Sunday, May 5, 2024

Some Of My Favorites At The AIC

I haven’t been back to the AIC aka The Art Institute of Chicago since I exhibited at an art fair on Chicago’s Navy pier many years ago. In the museum, I started to speak with a stranger who turned out to be a professor of music from Minnesota. He said, “It is not like the Metropolitan Museum but it is nice to have it here”. Well, there are blockbusters in the collection that certainly rival and surpass works at the Met.

Not sure why but as we came up the grand staircase on the wall was a Frank Lloyd Wright stained glass triptych (1912) from the Conley Playhouse in Riverside Illinois. I found it arresting, maybe because it was somewhat incongruous but still worked as abstract art in the classically built 1879 AIC.

Of course, the Museum is famous for its major Impressionist Collection and they have the great Caillebotte of the “Paris Street on a Rainy Day” (1877) and “A Sunday on La Grande Jatte” by George Seurat (1884).

Edouard Manet’s “Boy with Pitcher”, painted between 1862 and 1872 makes me thirsty. If you look closely you can see the water spilling out of the pitcher and into the boy's mouth. He has the technique down pat! In fact, x-rays showed that it had been cut from a larger canvas that Manet was not happy with. I am kind of glad he did!

A painting I have always loved ever since I saw the illustration in a primer on art history and needless to say the original is 10 times more exciting is Giovanni di Paolo’s Saint John the Baptist Entering the Wilderness (1455-1460). It has such an ethereal feeling as if you were floating with him.

In another panel from the series, “The Head of Saint John the Baptist Brought before Herod”. one might say of John the Baptist that god allowed him to be vanquished. Do note that the head (middle-right) is in a domed dish and the dome is lifted off and served up to Herod. (bottom center).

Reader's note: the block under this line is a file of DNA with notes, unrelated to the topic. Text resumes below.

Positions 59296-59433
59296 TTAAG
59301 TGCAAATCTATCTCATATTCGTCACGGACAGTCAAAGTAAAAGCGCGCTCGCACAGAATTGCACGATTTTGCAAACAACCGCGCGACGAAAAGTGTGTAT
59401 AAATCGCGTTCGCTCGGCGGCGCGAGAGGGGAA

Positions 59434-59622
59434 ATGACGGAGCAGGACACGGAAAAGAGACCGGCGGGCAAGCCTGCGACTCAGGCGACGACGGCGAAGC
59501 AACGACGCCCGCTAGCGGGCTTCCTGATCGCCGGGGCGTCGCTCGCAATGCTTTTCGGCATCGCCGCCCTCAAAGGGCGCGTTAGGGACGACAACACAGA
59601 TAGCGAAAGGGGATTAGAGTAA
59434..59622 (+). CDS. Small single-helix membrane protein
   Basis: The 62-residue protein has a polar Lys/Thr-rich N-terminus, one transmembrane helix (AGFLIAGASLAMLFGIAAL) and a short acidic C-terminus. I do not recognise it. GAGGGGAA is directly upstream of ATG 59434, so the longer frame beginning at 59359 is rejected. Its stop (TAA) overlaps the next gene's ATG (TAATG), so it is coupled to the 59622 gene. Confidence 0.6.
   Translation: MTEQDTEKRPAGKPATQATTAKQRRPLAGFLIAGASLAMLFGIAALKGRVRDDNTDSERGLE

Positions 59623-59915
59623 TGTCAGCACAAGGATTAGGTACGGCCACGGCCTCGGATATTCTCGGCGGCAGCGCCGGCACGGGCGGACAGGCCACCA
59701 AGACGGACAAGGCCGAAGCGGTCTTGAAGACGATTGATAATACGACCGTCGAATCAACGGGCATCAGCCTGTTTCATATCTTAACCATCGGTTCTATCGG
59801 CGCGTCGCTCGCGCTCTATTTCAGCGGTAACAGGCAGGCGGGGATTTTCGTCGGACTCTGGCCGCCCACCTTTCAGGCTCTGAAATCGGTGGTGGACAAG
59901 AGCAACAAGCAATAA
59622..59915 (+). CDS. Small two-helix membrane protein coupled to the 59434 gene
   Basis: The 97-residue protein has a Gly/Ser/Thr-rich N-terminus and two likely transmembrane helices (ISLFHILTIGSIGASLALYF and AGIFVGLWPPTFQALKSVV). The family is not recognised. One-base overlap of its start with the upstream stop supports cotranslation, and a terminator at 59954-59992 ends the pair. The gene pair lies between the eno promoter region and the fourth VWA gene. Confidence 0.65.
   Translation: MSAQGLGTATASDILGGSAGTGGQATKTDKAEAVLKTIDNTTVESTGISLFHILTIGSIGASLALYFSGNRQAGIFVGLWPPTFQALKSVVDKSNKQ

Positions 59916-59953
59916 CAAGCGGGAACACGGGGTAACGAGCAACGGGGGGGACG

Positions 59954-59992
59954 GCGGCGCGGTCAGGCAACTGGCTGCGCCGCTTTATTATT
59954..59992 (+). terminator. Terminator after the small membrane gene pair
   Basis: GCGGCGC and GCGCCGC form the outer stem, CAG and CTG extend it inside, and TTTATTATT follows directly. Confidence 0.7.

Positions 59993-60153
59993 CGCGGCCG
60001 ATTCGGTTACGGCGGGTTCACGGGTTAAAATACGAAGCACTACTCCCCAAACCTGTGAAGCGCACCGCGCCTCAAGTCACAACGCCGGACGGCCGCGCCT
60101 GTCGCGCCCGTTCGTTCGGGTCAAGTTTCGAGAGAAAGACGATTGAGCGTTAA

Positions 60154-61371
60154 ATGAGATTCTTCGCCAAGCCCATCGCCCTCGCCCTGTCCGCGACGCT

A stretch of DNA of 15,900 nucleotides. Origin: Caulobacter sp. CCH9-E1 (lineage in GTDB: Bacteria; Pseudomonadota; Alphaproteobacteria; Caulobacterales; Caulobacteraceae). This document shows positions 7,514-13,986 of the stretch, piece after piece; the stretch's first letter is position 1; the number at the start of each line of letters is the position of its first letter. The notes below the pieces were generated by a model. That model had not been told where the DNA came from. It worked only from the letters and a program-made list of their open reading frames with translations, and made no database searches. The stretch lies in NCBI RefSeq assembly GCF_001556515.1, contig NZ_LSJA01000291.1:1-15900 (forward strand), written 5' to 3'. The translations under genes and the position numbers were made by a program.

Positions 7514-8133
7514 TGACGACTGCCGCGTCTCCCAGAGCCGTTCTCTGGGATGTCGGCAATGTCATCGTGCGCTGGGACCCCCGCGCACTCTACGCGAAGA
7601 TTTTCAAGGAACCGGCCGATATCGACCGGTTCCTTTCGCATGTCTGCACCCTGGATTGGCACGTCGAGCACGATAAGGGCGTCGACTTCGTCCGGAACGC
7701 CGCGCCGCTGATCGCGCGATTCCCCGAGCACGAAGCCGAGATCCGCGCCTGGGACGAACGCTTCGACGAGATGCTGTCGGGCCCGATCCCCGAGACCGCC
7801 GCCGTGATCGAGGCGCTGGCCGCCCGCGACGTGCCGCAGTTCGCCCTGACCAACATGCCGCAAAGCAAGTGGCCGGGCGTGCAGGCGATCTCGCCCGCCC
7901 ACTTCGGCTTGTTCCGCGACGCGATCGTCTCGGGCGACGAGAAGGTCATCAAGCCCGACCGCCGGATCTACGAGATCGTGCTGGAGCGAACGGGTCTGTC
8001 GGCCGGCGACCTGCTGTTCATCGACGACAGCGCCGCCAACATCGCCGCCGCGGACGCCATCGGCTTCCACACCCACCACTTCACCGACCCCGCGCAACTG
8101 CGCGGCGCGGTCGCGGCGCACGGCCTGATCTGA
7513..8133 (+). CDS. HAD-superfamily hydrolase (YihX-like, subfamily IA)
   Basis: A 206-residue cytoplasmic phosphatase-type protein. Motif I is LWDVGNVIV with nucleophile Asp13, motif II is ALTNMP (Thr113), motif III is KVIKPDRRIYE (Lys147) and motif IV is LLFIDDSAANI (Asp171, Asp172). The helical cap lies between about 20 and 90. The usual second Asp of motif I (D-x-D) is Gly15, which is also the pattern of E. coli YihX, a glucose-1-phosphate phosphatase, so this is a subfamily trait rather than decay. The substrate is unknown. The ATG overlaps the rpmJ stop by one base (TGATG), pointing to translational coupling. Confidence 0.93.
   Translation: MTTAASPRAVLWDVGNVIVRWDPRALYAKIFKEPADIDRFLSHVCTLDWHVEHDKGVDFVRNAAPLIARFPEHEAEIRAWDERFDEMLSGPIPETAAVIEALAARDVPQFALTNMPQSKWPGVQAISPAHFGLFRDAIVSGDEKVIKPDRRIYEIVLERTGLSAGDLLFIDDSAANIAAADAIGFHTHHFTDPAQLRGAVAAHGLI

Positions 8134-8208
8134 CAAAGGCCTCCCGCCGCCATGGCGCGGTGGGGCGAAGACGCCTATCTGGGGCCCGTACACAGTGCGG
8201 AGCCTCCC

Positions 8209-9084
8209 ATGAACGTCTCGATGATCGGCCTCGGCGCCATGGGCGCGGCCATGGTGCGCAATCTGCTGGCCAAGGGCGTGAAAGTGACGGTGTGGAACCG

I love dragons and there are two in the collection that are particularly magical. The first being a striking interpretation of Saint George and the Dragon, 1434/35, is by the Spanish artist Bernal Martorelli. The young handsome Saint George on his white steed slaying the fanciful dragon who is ready to swallow his destined sword. Thereby saving the richly clothed Princess standing near by from being sacrificed to the dragon.

A similar subject but not nearly as lively is a wood sculpture of “St. Michael and the Devil” carved between 1475 and 1500 by an unknown Spanish artist. The Archangel Michael seems to be dancing on Satan’s back, dagger in hand ready to strike.

Just one more and quite a different kind of sculpture, a bronze of Bireno and Olympia (1640/50) by Ferdinand Tacca. Olympia is being abandoned by her husband Bireno and swoons back onto her bed. The sensuousness of the subject is heightened by the brown-gold patina. (Image of Tacca)

We spent about 5 hours in the museum and these are just a few of the major works of art in the collection that I responded to.

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